Credit: Fritz Hanselmann/The Meadows Center for Water and the Environment at Texas State University
National Geographic Grantee and Texas State University Research Faculty Frederick “Fritz” Hanselmann and a top-notch team of archaeologists from Colombia and the United States are leading an expedition to locate and document historic shipwrecks off of the Caribbean coast of Colombia. Follow along with Fritz’s updates from the field.
Now that we’re back in Cartagena, breaking our gear down and prepping for departure, one might ask as to the future of the two projects, the Sunken Ships of Cartagena and the Bahía de la Gloria Survey. Even as we depart, we have already begun work on our field reports for these projects. That is the part of archaeology that is often times overlooked: everything is documented, written up, and submitted to the permit-granting agency, which in this case is the Instituto Colombiano de Antropología e Historia (ICANH). We are also making plans to return for a much longer field season in 2014 and our partners in the project will continue to move forward even in our absence. The Colombian Navy’s Centro de Investigaciones Oceanográficas e Hidrográficas will conduct more in depth bathymetric survey of the bay, using a sidescan sonar, to expand our mapping of the wreck site in the bay and to also locate other potential sites.
It goes without saying that the sites that we have dove on, documented, studied, and mapped belong to Colombia. For while they are part of a global heritage, they belong to the Colombian people. The sites that we know of and the sites that we will continue to find all deserve protection and proper management in order to be preserved for future generations. Inasmuch, all of the sites will be added to the national database run by ICANH and monitoring procedures will be put into place in order to ensure the sites are preserved. As a long-term part of the project, we are making plans to accomplish even more in the future. Various initiatives include the creation of a system of marine protected areas around the sites in order to sustainably preserve not only the cultural resources, but the biological resources that make these shipwrecks their habitat. Training and workshops in scientific diving, underwater archaeology techniques, and management will play an integral role as this work blossoms even more. Finally, we have just exposed the tip of the iceberg as to the rich maritime cultural landscape and the submerged cultural resources that the Caribbean coast of Colombia holds and we highly anticipate returning soon in order to continue the search for historic shipwrecks and gain a better understanding of the full extent of the resources in the region so that we can all continue to make new discoveries about our shared past.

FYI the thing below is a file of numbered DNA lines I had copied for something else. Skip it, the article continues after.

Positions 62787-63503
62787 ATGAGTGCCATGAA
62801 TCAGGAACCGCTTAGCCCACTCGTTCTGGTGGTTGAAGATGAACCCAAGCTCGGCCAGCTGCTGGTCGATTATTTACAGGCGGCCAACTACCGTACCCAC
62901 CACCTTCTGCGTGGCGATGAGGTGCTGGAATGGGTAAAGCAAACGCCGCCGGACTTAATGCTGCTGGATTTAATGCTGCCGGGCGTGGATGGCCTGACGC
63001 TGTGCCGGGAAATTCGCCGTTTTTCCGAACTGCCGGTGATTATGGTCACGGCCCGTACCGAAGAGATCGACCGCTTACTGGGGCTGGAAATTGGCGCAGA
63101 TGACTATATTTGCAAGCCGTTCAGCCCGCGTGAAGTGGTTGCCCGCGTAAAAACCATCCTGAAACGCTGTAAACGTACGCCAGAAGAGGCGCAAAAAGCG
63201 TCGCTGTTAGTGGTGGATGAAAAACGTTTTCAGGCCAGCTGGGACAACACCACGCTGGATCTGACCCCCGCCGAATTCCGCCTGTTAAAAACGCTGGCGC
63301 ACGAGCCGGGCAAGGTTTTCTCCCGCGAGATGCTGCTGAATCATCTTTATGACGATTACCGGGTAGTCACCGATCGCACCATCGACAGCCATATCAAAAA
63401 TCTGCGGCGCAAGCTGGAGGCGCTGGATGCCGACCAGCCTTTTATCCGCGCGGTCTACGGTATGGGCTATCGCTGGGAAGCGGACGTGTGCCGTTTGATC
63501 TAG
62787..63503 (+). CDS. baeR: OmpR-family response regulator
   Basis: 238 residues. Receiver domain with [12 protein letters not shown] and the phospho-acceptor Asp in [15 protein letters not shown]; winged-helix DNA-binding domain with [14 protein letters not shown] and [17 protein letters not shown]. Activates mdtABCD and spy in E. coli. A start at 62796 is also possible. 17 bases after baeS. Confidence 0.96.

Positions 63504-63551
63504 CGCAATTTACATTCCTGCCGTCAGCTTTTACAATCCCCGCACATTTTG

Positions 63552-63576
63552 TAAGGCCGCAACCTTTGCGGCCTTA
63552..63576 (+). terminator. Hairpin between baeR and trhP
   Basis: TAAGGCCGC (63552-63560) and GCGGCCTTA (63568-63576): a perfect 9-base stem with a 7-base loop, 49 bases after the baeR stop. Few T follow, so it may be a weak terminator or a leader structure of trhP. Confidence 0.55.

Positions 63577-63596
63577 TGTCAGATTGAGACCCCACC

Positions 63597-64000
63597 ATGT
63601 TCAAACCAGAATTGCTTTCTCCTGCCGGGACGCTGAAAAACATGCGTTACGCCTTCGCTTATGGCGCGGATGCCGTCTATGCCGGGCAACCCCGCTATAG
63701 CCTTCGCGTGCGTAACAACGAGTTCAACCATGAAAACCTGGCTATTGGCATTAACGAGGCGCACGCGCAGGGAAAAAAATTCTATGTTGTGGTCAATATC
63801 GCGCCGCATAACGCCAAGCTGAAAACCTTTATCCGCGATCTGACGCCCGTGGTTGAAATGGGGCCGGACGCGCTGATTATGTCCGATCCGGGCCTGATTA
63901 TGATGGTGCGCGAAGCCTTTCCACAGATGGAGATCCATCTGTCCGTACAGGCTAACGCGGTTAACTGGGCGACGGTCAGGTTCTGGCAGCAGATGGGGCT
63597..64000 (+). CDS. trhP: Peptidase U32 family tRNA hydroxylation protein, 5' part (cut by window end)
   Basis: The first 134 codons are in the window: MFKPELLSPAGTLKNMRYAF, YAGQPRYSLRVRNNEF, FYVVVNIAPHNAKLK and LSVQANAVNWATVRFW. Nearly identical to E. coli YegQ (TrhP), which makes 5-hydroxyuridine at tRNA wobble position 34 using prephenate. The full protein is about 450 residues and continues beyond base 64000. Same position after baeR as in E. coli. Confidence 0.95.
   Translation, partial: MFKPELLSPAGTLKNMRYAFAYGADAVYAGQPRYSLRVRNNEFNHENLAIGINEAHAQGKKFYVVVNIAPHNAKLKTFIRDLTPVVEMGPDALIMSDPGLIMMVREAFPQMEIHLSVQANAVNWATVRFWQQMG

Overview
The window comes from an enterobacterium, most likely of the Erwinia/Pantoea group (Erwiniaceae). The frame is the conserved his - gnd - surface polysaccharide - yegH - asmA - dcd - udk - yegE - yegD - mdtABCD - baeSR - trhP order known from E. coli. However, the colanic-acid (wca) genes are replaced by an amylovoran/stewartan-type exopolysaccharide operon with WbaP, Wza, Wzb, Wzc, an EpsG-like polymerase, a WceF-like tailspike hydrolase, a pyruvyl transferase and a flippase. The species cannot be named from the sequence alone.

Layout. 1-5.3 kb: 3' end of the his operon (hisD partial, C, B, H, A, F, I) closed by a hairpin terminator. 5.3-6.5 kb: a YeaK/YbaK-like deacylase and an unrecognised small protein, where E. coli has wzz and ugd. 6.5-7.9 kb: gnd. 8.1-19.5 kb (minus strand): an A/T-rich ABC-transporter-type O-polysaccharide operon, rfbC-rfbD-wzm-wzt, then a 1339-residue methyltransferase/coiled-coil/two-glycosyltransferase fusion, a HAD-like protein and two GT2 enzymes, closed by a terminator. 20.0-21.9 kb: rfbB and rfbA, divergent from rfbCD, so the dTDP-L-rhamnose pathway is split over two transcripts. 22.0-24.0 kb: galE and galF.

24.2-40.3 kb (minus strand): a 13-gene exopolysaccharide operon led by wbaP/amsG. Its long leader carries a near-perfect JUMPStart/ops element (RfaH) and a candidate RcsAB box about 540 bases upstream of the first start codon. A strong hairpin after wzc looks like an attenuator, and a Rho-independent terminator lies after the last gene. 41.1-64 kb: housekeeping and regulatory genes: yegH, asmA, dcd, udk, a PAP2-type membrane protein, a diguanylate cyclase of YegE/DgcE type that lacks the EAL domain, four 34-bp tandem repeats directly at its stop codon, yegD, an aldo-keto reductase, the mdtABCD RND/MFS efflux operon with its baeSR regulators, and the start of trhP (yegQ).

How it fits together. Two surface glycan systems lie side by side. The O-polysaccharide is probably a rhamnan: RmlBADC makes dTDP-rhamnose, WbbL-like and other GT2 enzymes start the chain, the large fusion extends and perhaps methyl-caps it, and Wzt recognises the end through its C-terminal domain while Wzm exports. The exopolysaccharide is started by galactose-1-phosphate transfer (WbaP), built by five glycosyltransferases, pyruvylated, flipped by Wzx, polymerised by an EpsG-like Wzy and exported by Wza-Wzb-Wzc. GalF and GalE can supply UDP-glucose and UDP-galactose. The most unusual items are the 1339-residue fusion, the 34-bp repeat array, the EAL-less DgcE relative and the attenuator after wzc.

Funding and support provided by a National Geographic Society-Waitt Grant, the Universidad del Norte, the Ministerio de Cultura, the Instituto Colombiano de Antropología e Historia, the Centro de Investigaciones Oceanográficas e Hidrográficas of the Dirección General Marítima, the Agencia Presidencial de Cooperación Internacional de Colombia, Halcyon Dive Systems, Cabañas Anayansi, Dive and Green Dive Center, the Way Family Foundation, and The Meadows Center for Water and the Environment at Texas State University.